Nvidia have to swallow their pride and cut a deal with Via. The glory days when Nvidia defined the cutting edge of consumer silicon tech are long gone. Now, if you are not integrated you will surely die. Which would be a pity since while monopolies are bad but duopolies ain't much better.
I can't see how they'd bother with x86 - unless in conjunction with a x64 processor [since x64 builds on x86 for backwards compatibility.
@Samson Chan: LeadTek, MSi, etc. don't make the GPU, just their own board. If the card is using a [for example] Radeon GPU, they supply the board and drivers.
x64 is a M$ invention.
As for GPGPU computing, isn't that just replacing one CPU with another? But shhh... don't tell nVidia.
The x86-64 specification was designed by Advanced Micro Devices (AMD), who have since renamed it AMD64. AMD licensed its x86-64 design to Intel, where it is marketed under the name Intel 64 (formerly EM64T)..
I don't think the world needs a 3rd x86 player, given Intel is about to switch to Nehalem family.
I think Nvidia mostly need an x86 system as a boot, compile and control environment for code they want running on their families of GPUs.
Why not use an OpenSPARC implementation for that ? In Sun's implementations (the Niagara family) they are relatively power efficient and low in the GHz stakes. The control OS could be Solaris (if Sun ever got their a** into gear and finished a binary Open Solaris distro that wouldn't cost Nvidia anything either). There *are* ports of Linux to SPARC but ironically the ecosystem of things people actually use like Apache, Java, compilers etc is far more mature and complete on Solaris-on-SPARC than on Linux-on-SPARC (with the reverse being true on x86).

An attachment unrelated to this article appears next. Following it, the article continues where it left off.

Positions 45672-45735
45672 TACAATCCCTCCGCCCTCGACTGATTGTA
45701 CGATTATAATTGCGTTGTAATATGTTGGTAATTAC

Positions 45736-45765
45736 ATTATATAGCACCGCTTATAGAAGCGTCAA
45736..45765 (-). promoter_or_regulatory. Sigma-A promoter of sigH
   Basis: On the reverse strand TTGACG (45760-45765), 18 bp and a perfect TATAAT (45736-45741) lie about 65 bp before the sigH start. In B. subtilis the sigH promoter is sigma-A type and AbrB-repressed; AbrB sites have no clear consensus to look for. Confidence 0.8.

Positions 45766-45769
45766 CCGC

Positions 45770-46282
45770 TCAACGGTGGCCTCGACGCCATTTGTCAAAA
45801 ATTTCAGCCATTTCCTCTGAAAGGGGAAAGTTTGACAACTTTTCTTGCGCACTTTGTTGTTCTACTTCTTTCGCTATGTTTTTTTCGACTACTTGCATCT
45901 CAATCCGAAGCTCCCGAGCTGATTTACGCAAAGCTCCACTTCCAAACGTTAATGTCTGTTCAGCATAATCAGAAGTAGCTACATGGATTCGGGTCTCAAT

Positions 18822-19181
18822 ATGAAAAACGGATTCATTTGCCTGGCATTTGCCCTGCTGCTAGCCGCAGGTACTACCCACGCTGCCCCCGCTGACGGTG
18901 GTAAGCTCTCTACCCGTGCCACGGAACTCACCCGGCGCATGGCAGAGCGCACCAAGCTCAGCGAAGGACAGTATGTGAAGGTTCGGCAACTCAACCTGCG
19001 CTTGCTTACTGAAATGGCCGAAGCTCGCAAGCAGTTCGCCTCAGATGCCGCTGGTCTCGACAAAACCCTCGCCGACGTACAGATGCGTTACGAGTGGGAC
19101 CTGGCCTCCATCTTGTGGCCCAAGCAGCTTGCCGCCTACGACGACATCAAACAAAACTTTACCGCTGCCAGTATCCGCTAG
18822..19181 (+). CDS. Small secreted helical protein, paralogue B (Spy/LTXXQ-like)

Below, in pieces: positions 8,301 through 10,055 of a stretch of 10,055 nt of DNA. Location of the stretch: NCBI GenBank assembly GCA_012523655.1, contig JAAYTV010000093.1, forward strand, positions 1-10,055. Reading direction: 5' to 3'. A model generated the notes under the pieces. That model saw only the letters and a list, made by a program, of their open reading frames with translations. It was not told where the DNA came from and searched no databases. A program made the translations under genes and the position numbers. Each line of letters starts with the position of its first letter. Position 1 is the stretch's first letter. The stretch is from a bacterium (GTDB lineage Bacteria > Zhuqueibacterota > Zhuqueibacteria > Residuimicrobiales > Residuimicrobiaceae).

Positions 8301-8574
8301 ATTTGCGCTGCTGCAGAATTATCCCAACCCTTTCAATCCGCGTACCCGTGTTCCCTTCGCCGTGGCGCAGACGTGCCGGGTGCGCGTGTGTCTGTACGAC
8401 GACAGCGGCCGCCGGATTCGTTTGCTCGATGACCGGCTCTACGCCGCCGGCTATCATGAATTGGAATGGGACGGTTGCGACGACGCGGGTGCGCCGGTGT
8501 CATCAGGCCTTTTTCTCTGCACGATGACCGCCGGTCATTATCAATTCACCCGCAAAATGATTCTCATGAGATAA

So if the PLAYstation is where work stops, then Nvidia could reinvent the WORKstation as a true computing device, rather than today's bastard child of a general purpose traffic light controller.
The terms these days are synonymous, since any contemporary consumer-grade x86 processor is expected to be 64-bit-capable. Perhaps the one exception is the low-power chips such as the Atom where efficiency takes precedence over performance. Anyway, like I said before, compatibility relies on being able to perform certain techniques that Intel has patented. They sure as blank can't go to AMD since it's a direct competitor (they now possess ATI, nVidia's chief GPU rival). And Intel won't grant the license itself because they're horning into nVidia's market itself with Larabee, making them direct competitors also.
Each computing architecture has its own advantages. Current CPU designs are meant to handle almost anything computational and thus are best suited for general and unpredictable tasks, such as tasks involving human interaction. Whereas the parallel nature of GPUs are best employed on highly-structured, predictable jobs. That's why they're math whizzes (math is highly-structured and thus predictable).
"Why the fuck should they need a licence anyway, just to make an x86- compatible processor?"
Yes, because they'd use Intel IP, the x86 insctructions set. It's not the idea, but the implementation which is licenses, here, so there's no abuse.
But if they want, they could also do as others have done, come up with an entirely new instruction set, call it NV86 ! But then, they would have either to wait a decade before seeing customers adoption, or emulate x86 atop, which is back to the license.
Biting the hand that feeds IT © 1998–2018